Emerson College’s online Master of Sciences in Communication Disorders (M.S.) program focuses on the prevention, assessment, and treatment of speech, language, cognitive, and swallowing disorders.
The Speech@Emerson curriculum is grounded in the complexities of human communication and its disorders, taking into account their biological, psychological, and sociocultural factors. The program requires 54 applied graduate credits and up to 18 foundational credits depending on whether you have a background in speech-language pathology.
All foundational coursework must be completed within five years of beginning the Speech@Emerson program and must be completed with a grade of “B” or better. Acceptable foundational coursework will be waived upon review of your application to the program.
The following undergraduate courses are offered to graduate students without a background in speech-language pathology or to those who are not able to waive these courses.
CD 625 Structures and Functions for Speech, Hearing, and Swallowing (3 credits)
Students will study the critical structures and functions of the biological systems that underlie speech, hearing, and swallowing, with an emphasis on the processes of respiration, phonation, resonance, and articulation, as well as the neural bases for these processes. Clinical disorders are used to elucidate dysfunction of these normal processes as substrates for human communication.
CD 626 Language Development (3 credits)
This course explores the theoretical and practical aspects of the language learning process and its relation to other aspects of cognitive and social development. We will discuss the development of speech and language skills throughout the lifespan, from birth to adulthood.
CD 627 Survey of Communication Disorders Across the Lifespan (3 credits)
This course is designed to introduce students to communication disorders encountered by speech-language pathologists across a variety of work settings in which they are employed. Students will learn about the etiologies, symptoms, and treatment of speech and language disorders seen in children and adults. The course will introduce students to clinical services performed by these professionals.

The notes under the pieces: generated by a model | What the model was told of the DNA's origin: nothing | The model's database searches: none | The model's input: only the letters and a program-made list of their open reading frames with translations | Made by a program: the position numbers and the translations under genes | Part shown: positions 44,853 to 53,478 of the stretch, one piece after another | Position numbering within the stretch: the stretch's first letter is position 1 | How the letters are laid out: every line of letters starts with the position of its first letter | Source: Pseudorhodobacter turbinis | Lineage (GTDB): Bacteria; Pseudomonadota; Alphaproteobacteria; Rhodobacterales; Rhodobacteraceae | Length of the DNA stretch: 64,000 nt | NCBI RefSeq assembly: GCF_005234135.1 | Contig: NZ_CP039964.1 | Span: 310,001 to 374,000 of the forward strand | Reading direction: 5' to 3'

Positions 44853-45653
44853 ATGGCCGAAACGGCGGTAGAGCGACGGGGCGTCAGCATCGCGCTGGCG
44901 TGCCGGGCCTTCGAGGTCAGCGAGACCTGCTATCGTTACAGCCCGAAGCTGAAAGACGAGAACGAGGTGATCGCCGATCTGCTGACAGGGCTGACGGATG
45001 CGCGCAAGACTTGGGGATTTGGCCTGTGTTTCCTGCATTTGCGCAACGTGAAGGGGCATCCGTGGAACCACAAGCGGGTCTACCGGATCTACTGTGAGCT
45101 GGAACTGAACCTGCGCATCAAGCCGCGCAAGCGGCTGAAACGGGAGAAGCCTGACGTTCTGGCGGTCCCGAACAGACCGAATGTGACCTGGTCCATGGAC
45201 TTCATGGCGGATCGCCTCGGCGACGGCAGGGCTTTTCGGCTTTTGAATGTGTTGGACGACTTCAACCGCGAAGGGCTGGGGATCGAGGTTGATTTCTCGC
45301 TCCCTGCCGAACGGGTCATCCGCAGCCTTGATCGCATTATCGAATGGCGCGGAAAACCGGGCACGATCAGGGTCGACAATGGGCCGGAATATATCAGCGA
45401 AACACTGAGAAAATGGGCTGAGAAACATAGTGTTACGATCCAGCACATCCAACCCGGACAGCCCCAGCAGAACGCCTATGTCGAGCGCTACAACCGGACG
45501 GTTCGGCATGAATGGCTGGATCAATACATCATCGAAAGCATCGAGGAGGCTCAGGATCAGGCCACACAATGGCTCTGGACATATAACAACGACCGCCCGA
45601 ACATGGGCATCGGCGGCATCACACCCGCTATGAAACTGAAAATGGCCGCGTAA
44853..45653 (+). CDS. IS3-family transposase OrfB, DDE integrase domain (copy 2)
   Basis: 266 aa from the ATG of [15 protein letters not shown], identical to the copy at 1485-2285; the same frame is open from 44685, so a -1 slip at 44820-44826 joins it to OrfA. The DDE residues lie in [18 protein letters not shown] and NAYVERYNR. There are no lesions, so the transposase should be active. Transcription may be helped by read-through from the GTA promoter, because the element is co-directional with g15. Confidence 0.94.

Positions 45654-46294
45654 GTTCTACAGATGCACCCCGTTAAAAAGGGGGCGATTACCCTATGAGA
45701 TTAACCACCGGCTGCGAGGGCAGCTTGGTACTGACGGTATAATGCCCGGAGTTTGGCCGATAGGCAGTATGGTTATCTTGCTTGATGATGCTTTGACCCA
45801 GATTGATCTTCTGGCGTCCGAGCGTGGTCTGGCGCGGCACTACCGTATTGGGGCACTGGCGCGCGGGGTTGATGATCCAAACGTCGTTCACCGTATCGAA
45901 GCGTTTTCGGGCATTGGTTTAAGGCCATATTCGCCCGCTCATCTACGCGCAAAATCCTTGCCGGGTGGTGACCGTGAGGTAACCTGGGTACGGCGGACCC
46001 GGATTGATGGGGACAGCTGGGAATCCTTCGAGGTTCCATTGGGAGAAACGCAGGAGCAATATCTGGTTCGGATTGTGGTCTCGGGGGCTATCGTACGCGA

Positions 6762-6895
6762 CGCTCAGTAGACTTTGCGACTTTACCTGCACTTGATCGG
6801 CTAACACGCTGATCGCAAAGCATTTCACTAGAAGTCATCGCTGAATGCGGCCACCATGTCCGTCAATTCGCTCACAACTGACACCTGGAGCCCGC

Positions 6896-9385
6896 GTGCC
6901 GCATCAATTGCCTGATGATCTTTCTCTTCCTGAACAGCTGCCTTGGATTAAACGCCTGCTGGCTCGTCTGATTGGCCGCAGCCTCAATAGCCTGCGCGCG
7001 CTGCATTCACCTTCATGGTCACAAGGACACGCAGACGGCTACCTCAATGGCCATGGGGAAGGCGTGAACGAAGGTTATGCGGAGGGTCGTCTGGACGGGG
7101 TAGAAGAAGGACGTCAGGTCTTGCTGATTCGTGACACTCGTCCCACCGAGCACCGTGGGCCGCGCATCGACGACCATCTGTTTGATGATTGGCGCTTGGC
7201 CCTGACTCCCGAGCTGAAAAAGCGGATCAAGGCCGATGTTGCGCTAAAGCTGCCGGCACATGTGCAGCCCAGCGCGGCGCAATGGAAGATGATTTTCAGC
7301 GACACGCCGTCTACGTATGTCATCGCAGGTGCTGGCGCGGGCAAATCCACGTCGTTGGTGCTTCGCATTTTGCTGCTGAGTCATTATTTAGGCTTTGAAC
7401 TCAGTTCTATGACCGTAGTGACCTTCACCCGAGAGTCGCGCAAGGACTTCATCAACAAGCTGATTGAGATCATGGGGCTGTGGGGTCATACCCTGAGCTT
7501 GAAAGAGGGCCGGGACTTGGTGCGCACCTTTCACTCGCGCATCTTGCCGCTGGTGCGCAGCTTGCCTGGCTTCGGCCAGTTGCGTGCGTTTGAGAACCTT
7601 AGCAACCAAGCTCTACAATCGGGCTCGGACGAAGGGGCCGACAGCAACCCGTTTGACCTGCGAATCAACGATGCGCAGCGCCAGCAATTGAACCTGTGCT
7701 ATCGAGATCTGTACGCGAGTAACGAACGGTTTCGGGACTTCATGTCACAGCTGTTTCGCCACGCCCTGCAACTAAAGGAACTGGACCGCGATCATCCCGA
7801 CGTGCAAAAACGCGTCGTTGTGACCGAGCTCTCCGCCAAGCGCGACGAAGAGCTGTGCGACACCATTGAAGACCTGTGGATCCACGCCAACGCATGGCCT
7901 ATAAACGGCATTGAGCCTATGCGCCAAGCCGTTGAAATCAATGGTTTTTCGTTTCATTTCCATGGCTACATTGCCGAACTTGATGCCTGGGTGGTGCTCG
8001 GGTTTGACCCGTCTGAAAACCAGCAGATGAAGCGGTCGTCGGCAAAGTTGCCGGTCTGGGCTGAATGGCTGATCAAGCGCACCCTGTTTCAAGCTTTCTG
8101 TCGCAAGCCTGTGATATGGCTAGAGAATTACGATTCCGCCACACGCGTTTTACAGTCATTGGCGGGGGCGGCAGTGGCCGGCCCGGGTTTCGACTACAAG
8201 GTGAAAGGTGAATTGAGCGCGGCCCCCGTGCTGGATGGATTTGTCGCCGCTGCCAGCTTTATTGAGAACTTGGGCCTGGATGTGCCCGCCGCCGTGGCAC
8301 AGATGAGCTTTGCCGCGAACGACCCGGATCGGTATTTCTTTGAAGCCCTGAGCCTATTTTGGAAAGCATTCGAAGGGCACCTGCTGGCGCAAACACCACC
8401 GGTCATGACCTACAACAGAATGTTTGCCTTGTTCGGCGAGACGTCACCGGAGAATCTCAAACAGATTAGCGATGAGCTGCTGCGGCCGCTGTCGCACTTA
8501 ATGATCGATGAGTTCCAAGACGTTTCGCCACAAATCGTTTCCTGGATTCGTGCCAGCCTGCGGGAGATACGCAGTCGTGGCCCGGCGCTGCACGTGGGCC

CD 628 Clinical Observations and Foundations (3 credits)
This course is designed to support students in acquiring the requisite number of observation hours needed to begin clinical placements. Through observation of clinical work; class discussion; and introduction to speech, language, and hearing screenings, students begin to understand the dynamic interactions between clients and their clinicians.
CD 629 Speech Sounds: Phonetics and Acoustics (3 credits)
This course covers fundamental concepts in articulatory and acoustic phonetics/speech acoustics. Articulatory phonetics content includes (broad) phonetic transcription and articulatory criteria to describe and classify vowels and consonants. Acoustic phonetics includes core concepts pertaining to the physics of sound, acoustic features of phonation and resonance, and inferences of acoustic properties of voicing and resonance from spectrograms of speech sounds.
CD 630 Foundations of Audiology (3 credits)
This course provides students with an introduction to the field of audiology and how the hearing system functions. Basic assessment and intervention approaches are discussed. In addition, the course covers the foundations of what speech-language pathologists should know to work with individuals with hearing loss and deafness.